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What sort of beer is Ale and Lager?

Today, at work, a man approaches me and asks me this:

“I am looking to try a new beer.  I am an ale and lager sort of guy.  What can you recommend?”

For the many of you out there that already know the difference between ale and lager, this statement should make you want to pound your head against the wall.  For the few that don’t, let me break it down for you.  All beer falls into one of two categories, those being ales or lagers.  Ales use a top fermenting yeast and ferment at relatively warm temperatures while lagers use a bottom fermenting yeast and require much colder temperatures to become active.  So basically, without realizing it, this guy told me he likes ALL beers.

I wish I could say that the above statement is unique.  Sadly, it is one of the most common things I hear working at a beer bar.  One of the first bits of knowledge that the inquisitive beer lover seeks is the difference between ale and lager.  Most casual drinkers never bother to find out and so the majority of those out there don’t have a clue.  For those that are here seeking the difference, the short answer is above, but allow me to go into the details about what these terms have meant throughout history.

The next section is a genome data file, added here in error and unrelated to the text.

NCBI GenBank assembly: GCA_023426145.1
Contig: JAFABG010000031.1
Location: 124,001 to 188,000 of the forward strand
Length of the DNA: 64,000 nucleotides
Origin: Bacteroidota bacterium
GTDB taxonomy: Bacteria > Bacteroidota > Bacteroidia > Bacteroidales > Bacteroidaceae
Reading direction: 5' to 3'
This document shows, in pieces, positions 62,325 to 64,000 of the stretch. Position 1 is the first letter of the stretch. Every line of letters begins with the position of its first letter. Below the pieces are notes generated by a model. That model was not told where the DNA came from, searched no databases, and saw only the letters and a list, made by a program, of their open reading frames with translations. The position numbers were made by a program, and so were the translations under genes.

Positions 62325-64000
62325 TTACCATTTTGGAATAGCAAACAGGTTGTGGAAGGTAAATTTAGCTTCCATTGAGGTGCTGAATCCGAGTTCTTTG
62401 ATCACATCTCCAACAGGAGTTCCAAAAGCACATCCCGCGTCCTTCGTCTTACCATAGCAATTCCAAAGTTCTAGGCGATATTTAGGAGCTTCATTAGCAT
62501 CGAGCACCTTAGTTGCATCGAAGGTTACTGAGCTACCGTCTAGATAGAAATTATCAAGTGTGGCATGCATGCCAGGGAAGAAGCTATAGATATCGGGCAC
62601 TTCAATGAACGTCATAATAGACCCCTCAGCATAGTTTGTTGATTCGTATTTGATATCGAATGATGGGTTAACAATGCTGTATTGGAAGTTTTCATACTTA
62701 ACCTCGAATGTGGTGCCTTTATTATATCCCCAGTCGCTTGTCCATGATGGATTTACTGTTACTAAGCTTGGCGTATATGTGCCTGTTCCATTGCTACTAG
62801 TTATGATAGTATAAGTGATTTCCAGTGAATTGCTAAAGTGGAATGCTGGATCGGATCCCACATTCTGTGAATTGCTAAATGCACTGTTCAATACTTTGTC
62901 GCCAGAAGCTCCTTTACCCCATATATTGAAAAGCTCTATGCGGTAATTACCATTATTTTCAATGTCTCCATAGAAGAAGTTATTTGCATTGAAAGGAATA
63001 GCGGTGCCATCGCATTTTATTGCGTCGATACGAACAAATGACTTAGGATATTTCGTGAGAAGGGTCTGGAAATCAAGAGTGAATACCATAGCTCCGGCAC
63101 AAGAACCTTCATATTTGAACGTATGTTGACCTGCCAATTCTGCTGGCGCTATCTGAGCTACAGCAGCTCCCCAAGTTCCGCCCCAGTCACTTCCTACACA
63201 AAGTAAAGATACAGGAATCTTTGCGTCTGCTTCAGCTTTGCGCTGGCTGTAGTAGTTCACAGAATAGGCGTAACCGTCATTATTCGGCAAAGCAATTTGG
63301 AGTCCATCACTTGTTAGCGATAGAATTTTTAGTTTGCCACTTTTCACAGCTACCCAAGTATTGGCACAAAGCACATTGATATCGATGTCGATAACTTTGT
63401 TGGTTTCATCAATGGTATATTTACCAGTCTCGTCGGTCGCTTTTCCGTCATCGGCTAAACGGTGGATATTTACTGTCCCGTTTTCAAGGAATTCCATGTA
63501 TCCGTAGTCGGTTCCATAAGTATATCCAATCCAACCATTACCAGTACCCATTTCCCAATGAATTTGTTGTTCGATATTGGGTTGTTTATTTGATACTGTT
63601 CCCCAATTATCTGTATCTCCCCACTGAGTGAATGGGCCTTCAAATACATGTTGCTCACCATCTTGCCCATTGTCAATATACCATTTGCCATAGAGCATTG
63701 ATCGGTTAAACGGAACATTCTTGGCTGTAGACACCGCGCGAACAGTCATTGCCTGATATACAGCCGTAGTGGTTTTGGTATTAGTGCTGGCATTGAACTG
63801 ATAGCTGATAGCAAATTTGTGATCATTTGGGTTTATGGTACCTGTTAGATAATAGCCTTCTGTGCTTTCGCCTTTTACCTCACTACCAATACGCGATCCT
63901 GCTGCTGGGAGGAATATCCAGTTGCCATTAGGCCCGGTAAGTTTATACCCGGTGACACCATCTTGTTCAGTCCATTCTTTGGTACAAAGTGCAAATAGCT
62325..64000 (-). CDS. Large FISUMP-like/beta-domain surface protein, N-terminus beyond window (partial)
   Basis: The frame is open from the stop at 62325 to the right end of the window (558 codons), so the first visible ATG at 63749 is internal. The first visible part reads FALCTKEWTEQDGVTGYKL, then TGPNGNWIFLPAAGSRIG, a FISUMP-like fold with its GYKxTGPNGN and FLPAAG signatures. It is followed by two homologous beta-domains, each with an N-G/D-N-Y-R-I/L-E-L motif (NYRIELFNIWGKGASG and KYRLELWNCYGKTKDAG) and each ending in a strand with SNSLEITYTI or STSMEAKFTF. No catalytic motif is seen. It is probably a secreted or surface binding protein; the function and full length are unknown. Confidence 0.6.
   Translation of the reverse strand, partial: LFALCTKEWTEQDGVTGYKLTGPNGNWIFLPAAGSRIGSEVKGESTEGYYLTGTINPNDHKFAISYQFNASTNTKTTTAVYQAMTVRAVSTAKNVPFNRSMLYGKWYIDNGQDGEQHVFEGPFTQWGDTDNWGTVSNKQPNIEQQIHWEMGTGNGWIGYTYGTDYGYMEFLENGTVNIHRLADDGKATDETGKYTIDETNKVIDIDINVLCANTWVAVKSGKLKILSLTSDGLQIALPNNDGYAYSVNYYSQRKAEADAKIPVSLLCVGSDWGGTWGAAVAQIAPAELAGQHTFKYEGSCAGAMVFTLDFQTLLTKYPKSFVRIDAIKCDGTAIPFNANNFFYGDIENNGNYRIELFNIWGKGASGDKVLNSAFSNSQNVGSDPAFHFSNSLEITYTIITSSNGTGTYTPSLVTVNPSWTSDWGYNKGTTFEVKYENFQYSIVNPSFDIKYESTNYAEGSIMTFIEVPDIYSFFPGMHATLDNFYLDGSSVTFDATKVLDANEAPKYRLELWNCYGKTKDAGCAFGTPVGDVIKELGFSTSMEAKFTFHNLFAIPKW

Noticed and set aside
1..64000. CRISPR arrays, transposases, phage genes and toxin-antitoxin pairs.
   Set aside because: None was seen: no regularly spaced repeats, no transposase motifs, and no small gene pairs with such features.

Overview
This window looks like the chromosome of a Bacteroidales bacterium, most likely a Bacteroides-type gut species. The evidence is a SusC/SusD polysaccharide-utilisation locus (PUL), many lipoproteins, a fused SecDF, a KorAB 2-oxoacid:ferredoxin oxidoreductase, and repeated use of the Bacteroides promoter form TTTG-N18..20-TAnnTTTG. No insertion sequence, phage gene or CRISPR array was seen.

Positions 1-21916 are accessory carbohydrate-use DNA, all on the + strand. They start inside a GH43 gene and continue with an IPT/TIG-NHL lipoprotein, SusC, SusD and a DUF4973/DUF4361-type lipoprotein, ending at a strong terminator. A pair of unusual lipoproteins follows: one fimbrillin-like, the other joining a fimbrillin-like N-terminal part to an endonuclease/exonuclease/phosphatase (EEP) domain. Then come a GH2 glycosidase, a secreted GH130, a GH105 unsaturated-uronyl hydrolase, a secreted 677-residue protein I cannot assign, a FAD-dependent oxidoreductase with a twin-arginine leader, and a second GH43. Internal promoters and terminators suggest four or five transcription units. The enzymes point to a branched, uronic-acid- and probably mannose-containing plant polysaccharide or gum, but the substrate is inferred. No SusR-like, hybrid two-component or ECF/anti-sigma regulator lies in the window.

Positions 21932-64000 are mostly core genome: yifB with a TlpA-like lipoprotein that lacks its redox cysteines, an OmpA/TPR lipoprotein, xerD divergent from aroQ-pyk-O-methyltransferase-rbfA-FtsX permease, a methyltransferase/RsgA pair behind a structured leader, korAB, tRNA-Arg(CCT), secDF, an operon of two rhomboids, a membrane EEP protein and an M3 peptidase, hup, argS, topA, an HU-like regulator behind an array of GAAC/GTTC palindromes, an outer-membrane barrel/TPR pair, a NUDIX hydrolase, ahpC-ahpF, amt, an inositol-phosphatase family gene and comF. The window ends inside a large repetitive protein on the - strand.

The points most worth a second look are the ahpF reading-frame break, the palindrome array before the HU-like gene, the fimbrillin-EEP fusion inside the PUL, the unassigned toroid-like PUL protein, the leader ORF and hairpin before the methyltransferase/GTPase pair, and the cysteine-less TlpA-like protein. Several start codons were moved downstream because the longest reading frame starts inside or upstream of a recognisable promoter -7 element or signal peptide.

The History of Ale

For much of beers history, hops were not used in the recipe.  Instead, a combination of other spices were used to balance the sweetness of the malted grains.  This mixture, though it differed from place to place, was known as gruit.  In many places, such as Germany, brewers were legally required to purchase gruit from whomever held the local right to sell it.  This was almost always the ruling power in the area and so this requirement essentially equated to an early form of tax on beer.